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Nat Love, African American Cowboy Transcript
In the mid 19th century, the western frontier drew many adventure seekers, some of them quite young teenagers. Nat Love was born in a Tennessee slave cabin in 1856. It took a long time for news of the Emancipation Proclamation to reach his plantation, but when it did Love’s father rented 20 acres of land, determined to make a go of it as a farmer. The whole family worked hard, growing corn, tobacco and vegetables and making brooms, straw mats and chair bottoms from cane and reeds. Nat was in his teens when his father died. His mother needed money to keep the acreage, and when a rancher offered Nat 10 cents for every colt he could break, Nat went to work for him, displaying a remarkable talent for holding onto the unbridled wild colts.
One day he heard that a man was going to raffle off a horse for 50 cents a ticket, and Nat bought a chance. He won the horse, and promptly sold it back to the rancher for $50. The rancher raffled it off again, and again Nat won; he sold it back to the rancher a second time for another $50. He now had $100. For some time he had wanted to go west and this money would provide the means to go. He went home from the raffle, gave his mother half the money and told her, [I want] “to go out in the world and try and better my condition.”1
“Although young in years,” he says in his autobiography, “the hard work and farm life had made me strong and hearty, much beyond my years, and I had full confidence in myself as being able to take care of myself and making my way.”2 Although his mother begged him not to go, on February 10, 1869, Nat left home and headed for Kansas where he heard there was work. “I bade mother and the old home farewell,” he writes, “and started out for the first time alone in a world I knew very little about.”3 He was 15. He landed in Dodge City and thanks to his skill with horses, quickly secured a job as a trail riding cowboy that earned him $30 a month. He thrived on all the rigors of trail riding: the long days in the saddle, the hailstorms, the skirmishes with Indian tribes, the fights with white outlaws. He quickly became respected for his skills with lariat and gun and for his knowledge of cattle trails and ranch brands.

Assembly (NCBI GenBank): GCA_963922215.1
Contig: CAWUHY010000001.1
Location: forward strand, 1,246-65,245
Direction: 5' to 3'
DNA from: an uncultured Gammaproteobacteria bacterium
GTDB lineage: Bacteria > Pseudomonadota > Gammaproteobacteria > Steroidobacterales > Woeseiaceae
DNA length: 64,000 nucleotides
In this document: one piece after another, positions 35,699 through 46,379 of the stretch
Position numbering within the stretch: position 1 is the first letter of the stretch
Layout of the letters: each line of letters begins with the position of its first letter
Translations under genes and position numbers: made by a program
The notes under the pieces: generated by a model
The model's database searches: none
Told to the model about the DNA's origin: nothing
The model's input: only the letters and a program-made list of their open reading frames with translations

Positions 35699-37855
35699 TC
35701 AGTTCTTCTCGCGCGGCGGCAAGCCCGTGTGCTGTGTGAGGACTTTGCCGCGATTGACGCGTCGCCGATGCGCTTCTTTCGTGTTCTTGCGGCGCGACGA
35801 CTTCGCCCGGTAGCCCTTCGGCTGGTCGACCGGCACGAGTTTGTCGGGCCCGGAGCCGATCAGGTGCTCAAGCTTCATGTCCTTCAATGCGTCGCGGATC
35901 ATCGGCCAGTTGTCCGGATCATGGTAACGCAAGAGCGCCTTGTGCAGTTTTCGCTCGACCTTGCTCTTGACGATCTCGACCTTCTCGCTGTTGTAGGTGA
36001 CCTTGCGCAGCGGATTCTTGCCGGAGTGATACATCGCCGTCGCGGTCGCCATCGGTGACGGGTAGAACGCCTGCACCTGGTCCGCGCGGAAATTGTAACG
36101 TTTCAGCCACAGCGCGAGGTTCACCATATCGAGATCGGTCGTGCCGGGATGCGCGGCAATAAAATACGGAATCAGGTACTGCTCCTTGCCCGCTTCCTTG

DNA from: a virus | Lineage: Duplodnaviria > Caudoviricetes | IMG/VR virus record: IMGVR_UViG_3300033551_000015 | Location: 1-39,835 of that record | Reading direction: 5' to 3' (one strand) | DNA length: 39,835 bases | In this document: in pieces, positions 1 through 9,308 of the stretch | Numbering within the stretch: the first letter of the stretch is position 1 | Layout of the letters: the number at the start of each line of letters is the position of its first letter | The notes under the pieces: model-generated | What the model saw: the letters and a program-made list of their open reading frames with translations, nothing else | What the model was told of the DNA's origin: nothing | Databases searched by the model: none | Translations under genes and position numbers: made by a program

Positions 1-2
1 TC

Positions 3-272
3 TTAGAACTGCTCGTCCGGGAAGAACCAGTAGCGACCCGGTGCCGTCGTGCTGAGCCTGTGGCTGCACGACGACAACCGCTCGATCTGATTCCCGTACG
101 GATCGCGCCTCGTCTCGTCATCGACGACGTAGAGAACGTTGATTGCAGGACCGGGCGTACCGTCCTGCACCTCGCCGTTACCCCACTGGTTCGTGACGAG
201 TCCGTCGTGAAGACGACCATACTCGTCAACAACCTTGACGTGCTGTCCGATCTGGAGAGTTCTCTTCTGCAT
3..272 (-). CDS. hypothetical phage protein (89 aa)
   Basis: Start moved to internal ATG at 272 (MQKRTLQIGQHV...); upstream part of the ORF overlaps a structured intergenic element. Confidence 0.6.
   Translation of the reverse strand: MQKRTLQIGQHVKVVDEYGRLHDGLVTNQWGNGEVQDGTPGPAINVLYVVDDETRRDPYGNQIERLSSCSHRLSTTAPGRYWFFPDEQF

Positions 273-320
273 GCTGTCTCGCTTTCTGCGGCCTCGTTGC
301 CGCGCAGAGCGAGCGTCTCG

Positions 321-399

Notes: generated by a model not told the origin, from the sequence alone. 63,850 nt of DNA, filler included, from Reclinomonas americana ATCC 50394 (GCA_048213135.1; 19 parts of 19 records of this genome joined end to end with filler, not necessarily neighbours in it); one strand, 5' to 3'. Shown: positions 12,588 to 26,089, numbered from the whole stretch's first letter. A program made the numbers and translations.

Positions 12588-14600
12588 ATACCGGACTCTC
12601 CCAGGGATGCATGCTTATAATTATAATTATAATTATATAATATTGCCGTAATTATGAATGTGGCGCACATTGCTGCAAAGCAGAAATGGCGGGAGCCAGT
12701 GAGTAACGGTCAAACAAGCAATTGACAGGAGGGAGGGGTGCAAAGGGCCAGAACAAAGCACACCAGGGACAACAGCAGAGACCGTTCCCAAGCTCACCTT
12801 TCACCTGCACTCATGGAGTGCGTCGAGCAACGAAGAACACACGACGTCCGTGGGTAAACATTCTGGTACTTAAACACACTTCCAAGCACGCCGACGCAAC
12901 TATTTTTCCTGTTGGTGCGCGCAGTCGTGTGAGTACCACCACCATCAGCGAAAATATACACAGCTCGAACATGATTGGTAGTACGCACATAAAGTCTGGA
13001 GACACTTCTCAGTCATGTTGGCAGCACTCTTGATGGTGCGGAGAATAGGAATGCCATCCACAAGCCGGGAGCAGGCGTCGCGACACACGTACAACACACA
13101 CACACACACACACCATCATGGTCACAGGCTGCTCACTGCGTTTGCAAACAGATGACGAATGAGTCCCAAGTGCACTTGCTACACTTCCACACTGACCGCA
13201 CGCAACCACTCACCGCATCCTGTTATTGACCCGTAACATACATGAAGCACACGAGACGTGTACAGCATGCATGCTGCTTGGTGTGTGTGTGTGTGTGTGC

Several years into his new adventurous life Love entered a rodeo contest in Deadwood City in the Dakota Territory. He won all the roping and shooting contests and was thereafter known as Deadwood Dick, the most famous black cowboy in the West.
1 Love, p. 553.
2 Love, p. 554.
3 Love p. 553.
Katz, William Loren. The Black West. 3rd ed. Seattle, WA: Open Hand Pub., c1987.
Love, Nat. “Life and Adventures of Nat Love” in My Soul Has Grown Deep: Classics of Early African-American Literature, John Edgar Wideman, compiler. Philadelphia: Running Press, 2001.